Do tobacco using households have greater risk of catastrophic healthcare expenditure? Implication for tobacco control policy
 
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University of AberdeenIbadan, Health Policy & Management, Nigeria
Publication date: 2018-03-01
 
Tob. Induc. Dis. 2018;16(Suppl 1):A939
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ABSTRACT
Background:
Tobacco consumption precipitates ill-health and the financial cost of increase in demand for medical care can be substantial and catastrophic, especially for households in the lowest income stratum. This paper extends what is known about the poverty impact of tobacco use by estimating the increased risk of incurring higher catastrophic health expenditure as a result of tobacco consumption.

Methods:
The data for the study was drawn from the Harmonized Nigerian Living Standard Survey (HNLSS) conducted in 2009/2010 by the National Bureau of Statistics. In predicting the health expenditure attributable to tobacco consumption, two log-linear models of tobacco consumption were estimated. The experience of catastrophic health expenditure (CHE) was estimated using the standard 40 percent threshold of household total non-food expenditure.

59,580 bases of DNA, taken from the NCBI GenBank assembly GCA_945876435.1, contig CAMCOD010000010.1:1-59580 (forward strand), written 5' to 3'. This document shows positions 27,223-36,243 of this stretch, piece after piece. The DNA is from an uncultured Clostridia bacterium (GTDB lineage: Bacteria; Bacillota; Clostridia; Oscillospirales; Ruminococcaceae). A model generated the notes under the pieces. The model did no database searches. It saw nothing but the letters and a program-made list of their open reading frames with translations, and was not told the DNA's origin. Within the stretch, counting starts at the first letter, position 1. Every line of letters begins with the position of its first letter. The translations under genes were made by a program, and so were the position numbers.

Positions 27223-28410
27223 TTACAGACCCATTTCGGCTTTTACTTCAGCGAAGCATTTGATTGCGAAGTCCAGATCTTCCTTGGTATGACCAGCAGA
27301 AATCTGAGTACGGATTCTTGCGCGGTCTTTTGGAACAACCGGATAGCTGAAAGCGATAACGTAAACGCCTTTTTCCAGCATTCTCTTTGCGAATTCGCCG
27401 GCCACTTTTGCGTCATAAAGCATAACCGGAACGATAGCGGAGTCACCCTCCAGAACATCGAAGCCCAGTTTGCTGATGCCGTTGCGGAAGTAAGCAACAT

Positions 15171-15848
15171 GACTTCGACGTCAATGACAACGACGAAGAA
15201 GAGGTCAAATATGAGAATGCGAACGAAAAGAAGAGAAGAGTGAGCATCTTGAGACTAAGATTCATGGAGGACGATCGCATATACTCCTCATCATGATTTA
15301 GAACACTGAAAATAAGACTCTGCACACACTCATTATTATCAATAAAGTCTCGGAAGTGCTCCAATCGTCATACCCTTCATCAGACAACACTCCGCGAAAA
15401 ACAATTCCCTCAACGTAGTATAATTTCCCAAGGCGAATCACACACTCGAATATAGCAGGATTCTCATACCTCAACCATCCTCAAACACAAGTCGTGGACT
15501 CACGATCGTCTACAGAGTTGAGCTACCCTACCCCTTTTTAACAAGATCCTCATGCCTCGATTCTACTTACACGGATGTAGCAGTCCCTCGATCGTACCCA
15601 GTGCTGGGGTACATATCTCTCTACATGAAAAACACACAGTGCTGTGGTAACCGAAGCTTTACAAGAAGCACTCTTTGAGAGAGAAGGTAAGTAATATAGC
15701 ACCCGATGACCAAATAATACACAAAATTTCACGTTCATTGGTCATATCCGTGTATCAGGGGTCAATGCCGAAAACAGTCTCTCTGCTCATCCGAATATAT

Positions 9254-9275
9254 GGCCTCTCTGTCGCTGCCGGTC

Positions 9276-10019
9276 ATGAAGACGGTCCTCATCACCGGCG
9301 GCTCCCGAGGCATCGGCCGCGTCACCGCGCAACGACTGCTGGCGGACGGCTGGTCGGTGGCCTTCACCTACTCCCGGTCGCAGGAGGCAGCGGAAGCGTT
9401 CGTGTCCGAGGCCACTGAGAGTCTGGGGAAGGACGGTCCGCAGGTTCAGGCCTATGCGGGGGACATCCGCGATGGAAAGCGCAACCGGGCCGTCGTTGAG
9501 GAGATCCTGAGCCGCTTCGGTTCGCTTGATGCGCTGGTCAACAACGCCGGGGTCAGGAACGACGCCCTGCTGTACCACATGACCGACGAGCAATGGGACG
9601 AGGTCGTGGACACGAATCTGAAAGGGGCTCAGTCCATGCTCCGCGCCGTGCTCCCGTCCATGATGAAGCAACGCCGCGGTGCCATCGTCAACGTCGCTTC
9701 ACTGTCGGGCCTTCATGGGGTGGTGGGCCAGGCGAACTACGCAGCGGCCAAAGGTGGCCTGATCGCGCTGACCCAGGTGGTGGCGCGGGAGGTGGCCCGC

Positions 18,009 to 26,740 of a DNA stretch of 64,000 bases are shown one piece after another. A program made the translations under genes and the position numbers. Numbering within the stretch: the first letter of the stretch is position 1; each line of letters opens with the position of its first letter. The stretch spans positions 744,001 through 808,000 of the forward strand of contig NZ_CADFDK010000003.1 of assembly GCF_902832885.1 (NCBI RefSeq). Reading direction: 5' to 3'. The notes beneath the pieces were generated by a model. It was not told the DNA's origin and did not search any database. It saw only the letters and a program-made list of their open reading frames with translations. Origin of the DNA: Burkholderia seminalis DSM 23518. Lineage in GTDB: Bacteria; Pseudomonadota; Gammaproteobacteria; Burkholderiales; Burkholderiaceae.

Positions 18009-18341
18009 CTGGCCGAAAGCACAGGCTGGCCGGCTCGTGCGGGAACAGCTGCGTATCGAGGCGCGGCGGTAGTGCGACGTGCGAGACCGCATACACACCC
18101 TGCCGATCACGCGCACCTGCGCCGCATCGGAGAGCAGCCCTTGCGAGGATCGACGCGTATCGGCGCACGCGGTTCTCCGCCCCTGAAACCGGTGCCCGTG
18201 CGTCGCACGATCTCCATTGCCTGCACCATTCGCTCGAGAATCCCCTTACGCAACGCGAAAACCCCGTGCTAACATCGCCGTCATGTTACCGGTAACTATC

Results:
Smokers had higher health expenditure (46.5% and 44%) compared to non-smokers for the two models estimated. Excess average health expenditure attributable to tobacco consumption was highest among smokers that are moderately poor and lowest among non-poor smokers. Also, extremely poor smokers incurred higher medical expenditure attributable to tobacco consumption compared to non-poor smokers. Excess medical expenditure attributable to tobacco consumption increased the burden of CHE by 3.83% among households living in rural location. Likewise, non-poor households experienced CHE, 23.87% for households in rural settings and 13.62% for non-poor urban residents.

Conclusions:
Essentially, due to the sub-optimal nature of health care financing infrastructure in Nigeria, smoking will aggravate the financial hardship of households as a result of increase in out-of-pocket payment for health care services in the short and long run. Therefore, with health care policy makers battling to increase the coverage of social health care financing, policies that curtails tobacco consumption are highly supported by the evidence provided in this study.

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